Trk. 2) A cover of B B King’s “Worried Dream” is taken at a slower pace, and sensitive and fluid piano fills from Christine Perfect completely transform the band’s sound. Without the brass that punctuates BB’s arrangement, this version has a very intimate feel, complemented by the way Peter’s voice is recorded, unusually dry and high in the mix, as if he’s singing directly into your ear. Absolutely delicious. Oh, the guitar’s pretty good, too!
Trk. 3) “Love That Woman.” A Lafayette Leake composition, first recorded by Otis Rush for Cobra in 1957, features Spencer providing his own piano as well as some burning hot slide. The uncommonly heavy bass & drums make this sound a little clumpy at first, but it does grow on you, and certainly stands out from the slew of Elmore James material that Jeremy favoured on the first two albums.
Trk. 4) “Allow Me One More Show” is credited to Jeremy Spencer, but so was Buster Brown’s ‘My Heart Beat Like A Hammer,’ so you may be forgiven for taking that claim with a pinch of salt. But whatever its provenance, this solo acoustic ballad, with its irregular bar lengths and constant interruptions of bottleneck, sounds very authentic, delicate, and quite touching. An unexpected delight.
Trk. 5) “First Train Home.” A beautifully phrased guitar solo intros this slow twelve-bar. Furious flurries of sweet notes drip deceptively easily from Peter’s fingers, while he sings what sounds like an agoraphobic’s Blues. Having ‘A Fool No More’ and ‘Worried Dream’ to compete with makes this slip into third place, but it’s still first rate.
Trk. 6) “Rambling Pony No. 2” is another stab at re-working the Baby Face Leroy Trio version of ‘Rollin’ & Tumblin’.’ First recorded in 1950 on Parkway, it featured Leroy Foster (vocals/drums), Little Walter Jacobs (harmonica/vocals) and Muddy Waters (guitar/vocals). The single, issued with ‘Part Two’ on the B-side, was sufficiently noteworthy to be reviewed in the Chicago Defender, where Edward Myers described it as having “the sound and beat of African chant.” But Waters’ part in the recording soon came to the attention of Leonard Chess, who had Muddy under an exclusive contract. As a result, Waters was persuaded to record his own version of the song for the larger Chess label, in order to attract attention away from the Parkway recording, and since then the number has always been associated with him.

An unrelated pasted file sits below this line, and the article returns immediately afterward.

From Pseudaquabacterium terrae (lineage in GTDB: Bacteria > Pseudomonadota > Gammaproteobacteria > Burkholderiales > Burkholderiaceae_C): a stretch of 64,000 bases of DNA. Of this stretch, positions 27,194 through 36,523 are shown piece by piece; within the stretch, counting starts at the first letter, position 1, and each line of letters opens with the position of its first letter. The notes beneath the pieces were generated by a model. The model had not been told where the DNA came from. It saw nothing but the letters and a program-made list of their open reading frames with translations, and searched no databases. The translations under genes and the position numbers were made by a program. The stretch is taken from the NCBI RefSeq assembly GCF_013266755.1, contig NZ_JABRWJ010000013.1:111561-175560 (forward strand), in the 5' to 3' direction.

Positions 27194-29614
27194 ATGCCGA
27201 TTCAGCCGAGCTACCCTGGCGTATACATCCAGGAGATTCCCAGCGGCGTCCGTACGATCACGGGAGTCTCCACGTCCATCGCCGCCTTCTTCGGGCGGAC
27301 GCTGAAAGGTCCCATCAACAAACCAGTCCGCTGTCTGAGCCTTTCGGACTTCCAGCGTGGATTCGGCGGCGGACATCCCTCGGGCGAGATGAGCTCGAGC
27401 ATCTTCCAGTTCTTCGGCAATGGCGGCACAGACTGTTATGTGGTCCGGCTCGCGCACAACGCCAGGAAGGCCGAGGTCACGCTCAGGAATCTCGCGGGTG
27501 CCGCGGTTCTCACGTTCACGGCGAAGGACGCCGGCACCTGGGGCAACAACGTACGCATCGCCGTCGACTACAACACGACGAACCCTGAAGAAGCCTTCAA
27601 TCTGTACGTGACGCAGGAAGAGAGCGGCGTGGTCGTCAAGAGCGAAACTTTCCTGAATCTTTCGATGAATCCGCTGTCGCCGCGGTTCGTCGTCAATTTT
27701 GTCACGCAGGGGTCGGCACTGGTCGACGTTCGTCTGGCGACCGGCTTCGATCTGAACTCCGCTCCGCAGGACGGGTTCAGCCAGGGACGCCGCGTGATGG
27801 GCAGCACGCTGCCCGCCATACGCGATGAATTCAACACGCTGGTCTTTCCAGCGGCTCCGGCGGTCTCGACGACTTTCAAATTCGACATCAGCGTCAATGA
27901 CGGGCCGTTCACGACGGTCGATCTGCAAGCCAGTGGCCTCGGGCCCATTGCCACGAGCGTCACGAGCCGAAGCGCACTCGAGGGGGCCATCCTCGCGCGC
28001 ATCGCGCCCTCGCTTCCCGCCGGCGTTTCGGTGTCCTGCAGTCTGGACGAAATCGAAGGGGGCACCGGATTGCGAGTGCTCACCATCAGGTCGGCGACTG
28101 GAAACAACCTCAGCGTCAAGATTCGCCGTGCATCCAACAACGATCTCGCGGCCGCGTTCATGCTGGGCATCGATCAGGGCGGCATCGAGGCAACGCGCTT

As far as the Mac’s version is concerned, things are a little cloudy there too. Mike Vernon’s sleeve notes for the 1994 Dutch CD version state: “ The album title itself might be considered to be a trifle misleading for in truth only one item – “Rambling Pony No. 2” – features the truly original line-up of Peter Green, Bob Brunning and Mick Fleetwood. And immediately I have to question even this. My memory tells me that we did cut two different versions of this song, but that the second version was recorded at CBS Studios in New Bond Street with John McVie. The aural evidence doesn’t firmly establish one point of view or another and doesn’t really help to identify which one is which. Who cares anyway – enjoy it for what it is – a wonderful piece of rocking down-home blues featuring the redoubtable talents of none less than Mick Fleetwood on washboard!“
So by the time the Blue Horizon CD was released in 2004, John McVie was credited with the bass on this track. To confuse things further, if that’s “No. 2” then “No. 1,” the version released as a B-side to their debut single, “I Believe My Time Ain’t Long,” must surely have been the one recorded with Bob Brunning – and yet that version seems to have no bass at all.
Other major differences are that “No.1” (sometimes even more brain-addlingly referred to as ‘Rambling Pony No. 2- alternative original mix’ ) gets much closer to the sound of the Baby Face Leroy Trio recording, the guitar figure is more in line with Muddy’s, and Peter’s harp is fairly well to the fore. On “No. 2” the pace is much faster, the guitar figure’s been altered, and the harp and washboard are pretty well drowned out by a powerhouse bass and drums. Of equal concern are the lyrics, which say, “She’s a married woman, only nine years old.” Are you sure, guys?
Okay, I digress. Perhaps, like Neil Slaven, I’ve got a touch of the Tristram Shandys. Bartender, two Tristram Shandies, and make mine a large one. If called out on it, I’d have to say I prefer the version issued on a B-side in 1968, but if you haven’t got that one, then this one’s still good, and a nice lively end to the album. If indeed your album ends there.
The 2000 re-release featured four bonus tracks – “Mighty Cold,” Spencer’s cover of Pomus & Shuman’s 1959 B-side for Fabian; A live recording of the band doing Duster Bennett’s spine-tinglingly fabulous “Jumping At Shadows” with gorgeous guitar from Greenie; “Somebody’s Gonna Get Their Head Kicked In Tonight,” Jeremy’s Rock’n’Roll pastiche from the B-side of “Man Of The World,” where it was credited to ‘Earl Vince and the Valiants’; and his raw, but uncomfortably accurate lampoon of John Mayall, “Man Of Action.”
Alternatively, the 2004 CD includes an incomplete, second take of “Watch Out,” alongside six tracks by Danny Kirwan, three of them being various, almost-imperceptibly-different takes of “Something Inside Of Me,” which only expose his weakness as a Blues singer and writer, when compared to Peter Green. Anyway, he wasn’t even an “original” member, so there, Q.E,D., I rest my case.
My final word on the matter is this. Whichever version you end up with, don’t be without it, for the twelve tracks which comprise the 1971 Vinyl LP release are indispensable to a lover of British Blues. All the staggering guitar pyrotechnics that Greeny was capable of which you didn’t hear on ‘Dog & Dustbin’ or ‘Mr. Wonderful,’ and all the Blues that Jeremy recorded which weren’t Elmore James covers, have ended up here together, giving you a far more complete picture of their extraordinary talents, and the tremendous range that Fleetwood Mac possessed in their earliest incarnation as a British Blues band. If that doesn’t make it a Classic Album, I’ll eat my hat. (Pass the HP Sauce!)
© Stevie King 2015 for the British Blues Archive.